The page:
The protein backbone makes important contributions to 4-oxalocrotonate tautomerase enzyme catalysis: understanding from theory and experiment.
The role of polypeptide backbone interactions in 4-oxalocrotonate tautomerase (4OT) catalysis has been investigated using a combination of site-directed mutagenesis experiments with unnatural amino acids and quantum mechanical/molecular mechanical (QM/MM) calculations of the 4OT reaction mechanism. Energy barriers for the wild-type enzyme (wt-4OT) and for a 4OT analogue containing a backbone amide to ester bond mutation between Ile-7 and Leu-8 [(OL8)4OT] were determined by both theory and experiment. The amide to ester bond mutation in (OL8)4OT effectively deleted a putative hydrogen bonding interaction between the enzyme's polypeptide backbone and its substrate. Recent theoretical calculations for the 4OT reaction mechanism suggested that this hydrogen bonding interaction helps properly position the substrate in the active site [Cisneros, G. A., et al. (2003) J. Am. Chem. Soc. 125, 10384-10393]. Our experimental results for (OL8)4OT reveal that the energy barrier for the (OL8)4OT-catalyzed reaction was increased 1.8 kcal/mol over that of the wild-type enzyme. This increase was in good agreement with the 1.0 kcal/mol increase obtained from QM/MM calculations for this analogue. Our theoretical calculations further suggest the hydrogen bond deletion in (OL8)4OT results in a rearrangement of the substrate in the active site. In this rearrangement, an ordered water molecule loses its ability to stabilize the transition state (TS), and Arg-61 gains the ability to stabilize the TS. The predicted role of Arg-61 in (OL8)4OT catalysis was confirmed in kinetic experiments with an analogue of (OL8)4OT containing an Arg to Ala mutation at position 61.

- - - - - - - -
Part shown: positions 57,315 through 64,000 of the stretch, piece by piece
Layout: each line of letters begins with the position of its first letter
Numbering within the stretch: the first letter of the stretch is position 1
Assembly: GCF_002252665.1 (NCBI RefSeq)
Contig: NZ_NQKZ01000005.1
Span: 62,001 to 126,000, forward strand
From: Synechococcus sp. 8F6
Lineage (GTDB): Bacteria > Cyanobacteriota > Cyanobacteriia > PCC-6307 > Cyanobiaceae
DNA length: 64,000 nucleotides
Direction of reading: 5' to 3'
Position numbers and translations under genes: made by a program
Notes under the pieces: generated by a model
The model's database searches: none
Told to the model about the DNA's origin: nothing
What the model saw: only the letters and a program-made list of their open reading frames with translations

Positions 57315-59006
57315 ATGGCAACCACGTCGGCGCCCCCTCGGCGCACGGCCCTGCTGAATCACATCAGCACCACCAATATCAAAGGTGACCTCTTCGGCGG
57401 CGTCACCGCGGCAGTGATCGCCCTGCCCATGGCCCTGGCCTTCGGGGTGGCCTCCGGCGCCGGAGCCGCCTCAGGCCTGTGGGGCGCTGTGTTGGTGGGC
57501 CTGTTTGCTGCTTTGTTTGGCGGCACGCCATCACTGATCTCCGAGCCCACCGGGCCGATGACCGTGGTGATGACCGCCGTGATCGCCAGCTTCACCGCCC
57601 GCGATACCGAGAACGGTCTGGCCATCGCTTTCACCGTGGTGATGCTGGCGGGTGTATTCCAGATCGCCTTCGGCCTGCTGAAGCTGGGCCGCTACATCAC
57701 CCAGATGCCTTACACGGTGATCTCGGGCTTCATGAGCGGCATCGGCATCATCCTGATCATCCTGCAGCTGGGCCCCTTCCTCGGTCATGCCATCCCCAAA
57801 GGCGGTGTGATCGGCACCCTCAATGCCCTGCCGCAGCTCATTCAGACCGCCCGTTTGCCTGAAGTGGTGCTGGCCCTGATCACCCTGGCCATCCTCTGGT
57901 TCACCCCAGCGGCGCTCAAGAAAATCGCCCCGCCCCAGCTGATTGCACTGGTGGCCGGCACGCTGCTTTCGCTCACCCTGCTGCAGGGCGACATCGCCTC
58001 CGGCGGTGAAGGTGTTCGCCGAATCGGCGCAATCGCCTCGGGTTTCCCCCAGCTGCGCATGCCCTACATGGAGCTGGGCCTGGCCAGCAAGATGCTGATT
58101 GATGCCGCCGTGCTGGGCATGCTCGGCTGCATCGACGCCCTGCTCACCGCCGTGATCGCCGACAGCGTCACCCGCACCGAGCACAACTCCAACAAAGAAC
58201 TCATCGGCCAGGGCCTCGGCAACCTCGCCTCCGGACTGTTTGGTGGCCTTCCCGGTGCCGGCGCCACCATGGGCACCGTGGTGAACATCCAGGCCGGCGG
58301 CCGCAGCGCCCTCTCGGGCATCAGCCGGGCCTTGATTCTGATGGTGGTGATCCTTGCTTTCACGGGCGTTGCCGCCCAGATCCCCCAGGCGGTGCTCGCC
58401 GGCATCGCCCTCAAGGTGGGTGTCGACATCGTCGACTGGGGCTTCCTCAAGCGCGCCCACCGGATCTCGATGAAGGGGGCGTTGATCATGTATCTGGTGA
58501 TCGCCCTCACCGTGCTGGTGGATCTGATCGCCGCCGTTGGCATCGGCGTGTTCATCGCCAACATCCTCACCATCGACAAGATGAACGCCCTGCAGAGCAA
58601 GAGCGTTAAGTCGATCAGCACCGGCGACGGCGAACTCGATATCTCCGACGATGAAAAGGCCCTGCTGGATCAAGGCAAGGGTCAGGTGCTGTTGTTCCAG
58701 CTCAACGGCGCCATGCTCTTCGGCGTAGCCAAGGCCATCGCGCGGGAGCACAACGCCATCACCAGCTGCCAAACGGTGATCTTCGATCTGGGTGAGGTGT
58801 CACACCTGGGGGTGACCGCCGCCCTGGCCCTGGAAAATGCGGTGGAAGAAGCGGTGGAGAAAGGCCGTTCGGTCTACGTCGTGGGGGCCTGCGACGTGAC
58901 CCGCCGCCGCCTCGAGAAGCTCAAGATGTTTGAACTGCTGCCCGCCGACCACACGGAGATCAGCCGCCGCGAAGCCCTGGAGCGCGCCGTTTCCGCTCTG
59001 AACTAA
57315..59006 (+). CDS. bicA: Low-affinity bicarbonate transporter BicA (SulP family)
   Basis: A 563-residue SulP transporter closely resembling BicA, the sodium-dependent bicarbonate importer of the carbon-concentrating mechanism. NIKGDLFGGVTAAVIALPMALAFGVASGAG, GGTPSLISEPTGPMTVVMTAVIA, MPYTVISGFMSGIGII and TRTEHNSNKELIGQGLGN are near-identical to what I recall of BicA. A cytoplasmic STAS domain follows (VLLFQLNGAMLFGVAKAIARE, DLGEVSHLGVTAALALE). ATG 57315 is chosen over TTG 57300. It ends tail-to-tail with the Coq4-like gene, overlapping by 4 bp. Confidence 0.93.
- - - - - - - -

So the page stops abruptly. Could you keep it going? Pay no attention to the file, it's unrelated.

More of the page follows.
Cisneros, GA; Wang, M; Silinski, P; Fitzgerald, MC; Yang, W
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